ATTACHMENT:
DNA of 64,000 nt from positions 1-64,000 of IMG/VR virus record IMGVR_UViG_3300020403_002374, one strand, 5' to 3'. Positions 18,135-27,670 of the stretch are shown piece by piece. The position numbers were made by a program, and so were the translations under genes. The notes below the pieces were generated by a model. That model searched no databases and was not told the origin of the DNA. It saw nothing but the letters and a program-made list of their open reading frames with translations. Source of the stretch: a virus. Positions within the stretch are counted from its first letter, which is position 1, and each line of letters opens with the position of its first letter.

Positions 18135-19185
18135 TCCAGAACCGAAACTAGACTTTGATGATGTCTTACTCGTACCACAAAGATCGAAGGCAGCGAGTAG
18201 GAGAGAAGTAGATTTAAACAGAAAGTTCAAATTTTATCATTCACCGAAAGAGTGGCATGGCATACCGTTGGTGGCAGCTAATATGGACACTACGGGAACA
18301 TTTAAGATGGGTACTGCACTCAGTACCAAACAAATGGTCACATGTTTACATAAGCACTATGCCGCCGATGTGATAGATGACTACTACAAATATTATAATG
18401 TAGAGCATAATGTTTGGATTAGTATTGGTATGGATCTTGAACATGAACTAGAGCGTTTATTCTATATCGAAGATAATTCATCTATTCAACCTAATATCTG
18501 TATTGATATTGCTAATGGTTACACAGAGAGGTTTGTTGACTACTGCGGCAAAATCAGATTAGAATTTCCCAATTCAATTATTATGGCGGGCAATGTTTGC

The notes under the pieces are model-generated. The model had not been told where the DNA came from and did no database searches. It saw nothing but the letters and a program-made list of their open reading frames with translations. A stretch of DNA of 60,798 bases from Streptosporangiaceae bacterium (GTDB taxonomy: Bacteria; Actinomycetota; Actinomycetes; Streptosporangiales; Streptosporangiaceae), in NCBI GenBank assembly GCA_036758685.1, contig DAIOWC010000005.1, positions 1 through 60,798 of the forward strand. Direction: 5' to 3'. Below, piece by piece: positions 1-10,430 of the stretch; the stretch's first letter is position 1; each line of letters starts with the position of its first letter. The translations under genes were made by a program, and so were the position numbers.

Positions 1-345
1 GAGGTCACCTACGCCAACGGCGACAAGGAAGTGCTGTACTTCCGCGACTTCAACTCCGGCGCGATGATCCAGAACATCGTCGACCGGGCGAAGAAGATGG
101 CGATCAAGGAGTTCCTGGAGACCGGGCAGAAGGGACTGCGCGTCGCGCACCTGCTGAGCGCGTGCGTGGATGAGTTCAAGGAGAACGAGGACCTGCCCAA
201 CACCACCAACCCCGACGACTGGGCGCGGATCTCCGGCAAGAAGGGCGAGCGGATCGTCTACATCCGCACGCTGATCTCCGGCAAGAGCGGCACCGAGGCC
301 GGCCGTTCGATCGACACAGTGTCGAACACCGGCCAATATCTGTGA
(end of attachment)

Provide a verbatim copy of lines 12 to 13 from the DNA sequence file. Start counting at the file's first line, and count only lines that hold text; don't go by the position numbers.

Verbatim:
201 CACCACCAACCCCGACGACTGGGCGCGGATCTCCGGCAAGAAGGGCGAGCGGATCGTCTACATCCGCACGCTGATCTCCGGCAAGAGCGGCACCGAGGCC
301 GGCCGTTCGATCGACACAGTGTCGAACACCGGCCAATATCTGTGA